Why Romeo & Juliet Would Have Been So Much Better Off If They Were Dying In The Beginning



The Book: The Fault In Our Stars

Why I Read It: Amazon seems to think that I am manically depressed and that nothing will cheer me up more than wallowing in the sort of narcissistic, self indulgent, benevolence reminiscent of a “Sweet November”, “Autumn In New York”, and a “A Walk To Remember” marathons. For the record, I couldn’t be happier at the moment, but my “More Items To Consider” digitized therapist seems to think I’m one Freudian slip away from a Demi Lovato style breakdown (complete with Ray Lomontagne albums and ‘One Sweet Whirled’ ice cream, because what self respecting breakdown doesn’t involve those things). That being said, my interest in pre-pubescent melodrama and wrought emotional subplots is perhaps why Amazon thought that the author John Green would be a good fit (even if this particular story is consumed with the light, happy concepts of mortality and death). Irregardless, I gave in to the darkness inside of me [the metaphoric kind, not the British glam band], and dove in.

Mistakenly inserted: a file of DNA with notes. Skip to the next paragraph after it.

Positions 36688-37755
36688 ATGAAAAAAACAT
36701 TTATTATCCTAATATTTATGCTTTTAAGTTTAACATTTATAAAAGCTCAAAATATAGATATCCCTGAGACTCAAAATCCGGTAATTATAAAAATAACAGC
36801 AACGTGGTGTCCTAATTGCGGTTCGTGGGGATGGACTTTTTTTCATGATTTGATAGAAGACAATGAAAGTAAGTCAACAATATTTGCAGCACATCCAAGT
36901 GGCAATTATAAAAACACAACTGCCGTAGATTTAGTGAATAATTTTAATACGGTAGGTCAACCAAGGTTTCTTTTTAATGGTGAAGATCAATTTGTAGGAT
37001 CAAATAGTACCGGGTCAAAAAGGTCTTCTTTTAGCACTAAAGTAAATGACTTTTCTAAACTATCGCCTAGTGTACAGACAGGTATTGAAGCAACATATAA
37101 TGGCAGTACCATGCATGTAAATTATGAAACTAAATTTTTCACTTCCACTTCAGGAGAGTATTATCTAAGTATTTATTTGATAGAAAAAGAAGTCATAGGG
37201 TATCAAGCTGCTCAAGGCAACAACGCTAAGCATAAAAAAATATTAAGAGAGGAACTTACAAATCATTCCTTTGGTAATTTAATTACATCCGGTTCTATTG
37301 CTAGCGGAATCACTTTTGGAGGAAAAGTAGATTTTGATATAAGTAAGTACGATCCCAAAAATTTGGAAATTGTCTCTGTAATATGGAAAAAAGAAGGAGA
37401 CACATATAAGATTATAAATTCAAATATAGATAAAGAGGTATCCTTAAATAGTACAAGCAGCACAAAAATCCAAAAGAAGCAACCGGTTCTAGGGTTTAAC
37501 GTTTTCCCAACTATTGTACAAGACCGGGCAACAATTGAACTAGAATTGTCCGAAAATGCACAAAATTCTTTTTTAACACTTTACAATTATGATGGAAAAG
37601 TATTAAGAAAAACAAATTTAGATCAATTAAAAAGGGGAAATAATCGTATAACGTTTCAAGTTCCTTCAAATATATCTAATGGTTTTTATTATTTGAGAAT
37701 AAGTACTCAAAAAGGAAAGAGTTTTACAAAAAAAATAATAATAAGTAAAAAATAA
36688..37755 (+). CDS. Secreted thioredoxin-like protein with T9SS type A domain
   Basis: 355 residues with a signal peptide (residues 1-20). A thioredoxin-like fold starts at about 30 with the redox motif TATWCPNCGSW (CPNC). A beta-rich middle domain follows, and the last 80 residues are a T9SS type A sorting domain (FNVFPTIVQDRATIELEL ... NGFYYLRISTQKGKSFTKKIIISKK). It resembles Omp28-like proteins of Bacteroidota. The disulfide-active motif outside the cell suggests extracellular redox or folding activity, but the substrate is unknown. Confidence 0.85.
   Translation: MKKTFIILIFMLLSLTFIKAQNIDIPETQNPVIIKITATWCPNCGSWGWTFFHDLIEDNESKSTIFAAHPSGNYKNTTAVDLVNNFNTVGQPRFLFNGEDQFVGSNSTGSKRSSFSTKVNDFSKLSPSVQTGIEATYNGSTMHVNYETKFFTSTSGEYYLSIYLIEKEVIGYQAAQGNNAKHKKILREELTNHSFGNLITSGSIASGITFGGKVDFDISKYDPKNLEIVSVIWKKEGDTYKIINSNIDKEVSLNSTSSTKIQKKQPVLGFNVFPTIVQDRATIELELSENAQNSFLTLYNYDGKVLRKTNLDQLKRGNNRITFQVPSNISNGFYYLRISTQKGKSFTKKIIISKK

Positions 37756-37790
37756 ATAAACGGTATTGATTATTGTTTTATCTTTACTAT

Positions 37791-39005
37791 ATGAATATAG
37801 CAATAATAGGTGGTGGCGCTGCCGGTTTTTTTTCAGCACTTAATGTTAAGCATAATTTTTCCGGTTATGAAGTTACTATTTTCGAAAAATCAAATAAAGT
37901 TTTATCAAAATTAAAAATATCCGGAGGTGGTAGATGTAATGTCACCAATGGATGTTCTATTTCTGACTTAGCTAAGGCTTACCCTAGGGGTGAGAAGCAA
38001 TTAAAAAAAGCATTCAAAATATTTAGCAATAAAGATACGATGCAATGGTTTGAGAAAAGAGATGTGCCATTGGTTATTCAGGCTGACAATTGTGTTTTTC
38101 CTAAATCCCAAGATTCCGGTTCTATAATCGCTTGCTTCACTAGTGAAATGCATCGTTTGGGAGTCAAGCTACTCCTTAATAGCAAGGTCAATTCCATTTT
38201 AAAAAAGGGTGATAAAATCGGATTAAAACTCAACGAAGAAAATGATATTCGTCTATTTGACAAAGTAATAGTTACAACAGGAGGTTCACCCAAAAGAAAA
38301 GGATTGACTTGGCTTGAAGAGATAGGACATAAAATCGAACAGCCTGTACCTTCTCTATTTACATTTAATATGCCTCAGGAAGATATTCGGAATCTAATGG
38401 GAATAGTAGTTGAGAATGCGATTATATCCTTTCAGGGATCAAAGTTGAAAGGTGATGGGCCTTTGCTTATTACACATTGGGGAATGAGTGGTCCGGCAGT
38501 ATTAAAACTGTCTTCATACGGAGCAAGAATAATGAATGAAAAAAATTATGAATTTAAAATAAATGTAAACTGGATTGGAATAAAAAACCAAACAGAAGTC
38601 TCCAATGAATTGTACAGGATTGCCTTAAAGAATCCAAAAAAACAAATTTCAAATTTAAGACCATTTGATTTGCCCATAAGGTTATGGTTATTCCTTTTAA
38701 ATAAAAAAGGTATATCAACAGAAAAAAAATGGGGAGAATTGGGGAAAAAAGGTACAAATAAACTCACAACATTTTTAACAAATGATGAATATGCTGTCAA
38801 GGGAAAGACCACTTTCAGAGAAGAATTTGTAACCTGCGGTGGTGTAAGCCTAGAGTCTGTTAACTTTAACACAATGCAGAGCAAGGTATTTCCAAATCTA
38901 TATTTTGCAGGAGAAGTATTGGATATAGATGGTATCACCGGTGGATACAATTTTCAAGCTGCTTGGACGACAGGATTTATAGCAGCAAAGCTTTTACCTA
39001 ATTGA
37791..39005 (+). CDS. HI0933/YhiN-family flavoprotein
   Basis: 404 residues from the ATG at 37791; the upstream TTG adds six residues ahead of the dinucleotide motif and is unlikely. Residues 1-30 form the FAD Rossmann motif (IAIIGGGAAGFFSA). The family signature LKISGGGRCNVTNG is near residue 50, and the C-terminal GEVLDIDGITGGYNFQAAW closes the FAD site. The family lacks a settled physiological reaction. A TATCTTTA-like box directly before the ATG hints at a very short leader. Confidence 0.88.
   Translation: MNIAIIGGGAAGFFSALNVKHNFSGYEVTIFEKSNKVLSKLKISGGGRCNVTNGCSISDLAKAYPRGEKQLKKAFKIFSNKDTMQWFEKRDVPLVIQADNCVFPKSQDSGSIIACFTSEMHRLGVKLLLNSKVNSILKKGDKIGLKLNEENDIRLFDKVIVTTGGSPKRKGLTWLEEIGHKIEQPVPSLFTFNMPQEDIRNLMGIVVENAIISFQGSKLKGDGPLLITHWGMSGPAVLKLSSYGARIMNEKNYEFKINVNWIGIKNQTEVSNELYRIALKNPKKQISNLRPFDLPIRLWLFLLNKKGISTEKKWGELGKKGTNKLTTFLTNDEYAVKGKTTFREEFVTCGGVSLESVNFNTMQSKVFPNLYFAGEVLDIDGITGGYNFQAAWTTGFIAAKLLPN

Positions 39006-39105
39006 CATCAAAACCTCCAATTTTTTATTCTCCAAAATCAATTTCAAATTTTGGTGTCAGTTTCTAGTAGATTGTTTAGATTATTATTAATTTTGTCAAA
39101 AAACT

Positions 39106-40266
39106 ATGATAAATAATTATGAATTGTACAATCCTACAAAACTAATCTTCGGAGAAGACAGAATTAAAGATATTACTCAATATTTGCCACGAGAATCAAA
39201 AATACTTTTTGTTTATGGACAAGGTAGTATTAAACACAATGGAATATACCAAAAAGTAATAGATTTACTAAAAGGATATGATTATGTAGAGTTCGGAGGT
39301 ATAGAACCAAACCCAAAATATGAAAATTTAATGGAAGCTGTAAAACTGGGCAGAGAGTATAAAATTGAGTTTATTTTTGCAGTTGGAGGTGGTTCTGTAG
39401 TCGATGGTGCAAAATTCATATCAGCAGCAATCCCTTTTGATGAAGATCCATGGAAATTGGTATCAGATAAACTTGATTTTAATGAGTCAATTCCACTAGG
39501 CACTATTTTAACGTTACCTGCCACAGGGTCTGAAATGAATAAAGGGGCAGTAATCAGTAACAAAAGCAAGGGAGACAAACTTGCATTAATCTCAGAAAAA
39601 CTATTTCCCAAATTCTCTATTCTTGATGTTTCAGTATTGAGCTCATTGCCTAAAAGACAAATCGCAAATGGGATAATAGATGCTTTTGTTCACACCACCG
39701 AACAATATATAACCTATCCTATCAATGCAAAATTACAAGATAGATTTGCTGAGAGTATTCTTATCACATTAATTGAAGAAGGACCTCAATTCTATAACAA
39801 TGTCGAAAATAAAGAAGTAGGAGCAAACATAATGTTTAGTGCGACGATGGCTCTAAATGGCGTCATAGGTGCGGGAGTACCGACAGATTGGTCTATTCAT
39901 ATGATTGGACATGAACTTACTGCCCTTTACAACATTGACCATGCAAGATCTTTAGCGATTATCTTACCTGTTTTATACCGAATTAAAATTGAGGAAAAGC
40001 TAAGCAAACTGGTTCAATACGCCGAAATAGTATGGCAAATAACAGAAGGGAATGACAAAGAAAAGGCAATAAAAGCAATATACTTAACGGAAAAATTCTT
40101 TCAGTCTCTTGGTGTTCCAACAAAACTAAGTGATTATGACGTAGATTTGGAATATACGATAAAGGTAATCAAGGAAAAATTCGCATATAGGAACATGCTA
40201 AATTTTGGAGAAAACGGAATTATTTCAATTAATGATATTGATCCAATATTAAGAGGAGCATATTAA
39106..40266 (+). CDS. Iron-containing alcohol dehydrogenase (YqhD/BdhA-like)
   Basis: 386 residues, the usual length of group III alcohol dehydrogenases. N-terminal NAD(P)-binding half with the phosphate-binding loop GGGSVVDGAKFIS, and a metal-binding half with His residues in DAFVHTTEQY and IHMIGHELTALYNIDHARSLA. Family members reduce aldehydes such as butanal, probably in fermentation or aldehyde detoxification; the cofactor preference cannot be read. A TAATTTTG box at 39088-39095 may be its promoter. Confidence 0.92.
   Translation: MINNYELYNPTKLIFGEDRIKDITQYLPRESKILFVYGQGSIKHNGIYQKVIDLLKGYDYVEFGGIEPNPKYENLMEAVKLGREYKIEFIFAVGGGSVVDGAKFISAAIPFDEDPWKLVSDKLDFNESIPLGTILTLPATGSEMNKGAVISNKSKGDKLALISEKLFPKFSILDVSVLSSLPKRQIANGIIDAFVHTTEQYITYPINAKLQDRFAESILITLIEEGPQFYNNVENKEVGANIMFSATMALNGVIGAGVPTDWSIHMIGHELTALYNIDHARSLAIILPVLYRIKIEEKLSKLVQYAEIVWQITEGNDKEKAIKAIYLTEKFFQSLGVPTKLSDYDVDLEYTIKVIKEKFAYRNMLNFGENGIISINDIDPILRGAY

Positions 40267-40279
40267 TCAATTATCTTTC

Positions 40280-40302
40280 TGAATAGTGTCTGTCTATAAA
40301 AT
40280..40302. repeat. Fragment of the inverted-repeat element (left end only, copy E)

Why You Should Read It: If you want Twilight with oxygen tanks and cancer treatments, than this is the book for you (I’m not sure if I’m being serious either, so you’re not the only one). Although the love story is young adult driven, the subtext is thick with realism and literary references and enough nerdy side-steps to make me consistently happy. I love reading anything that makes me read even more (or get my “Google on” with as much frenetic urgency as these characters trade sarcastic quips and quintessential side-long glances), and this did the trick. Although it’s Necronomicon-esque conceit of a story within a story had me trying to find falsified fiction within the fiction [anyone understand that sentence?], I eventually accepted that the paperback frequently mentioned in The Fault In Our Stars was not actually in existence. Darn writers and their fragments of imagination. Regardless, this is worth the read purely because of the author’s skill for writing (how does he know the psyche of a teenager girl so well?), building fluid relationships between carachters that you grow to adore, and eventually, the tear induced ending that is brave enough to not be wrapped in a perfect, concluding bow.

Dorky Sound Off: Love or hate books that make you cry?

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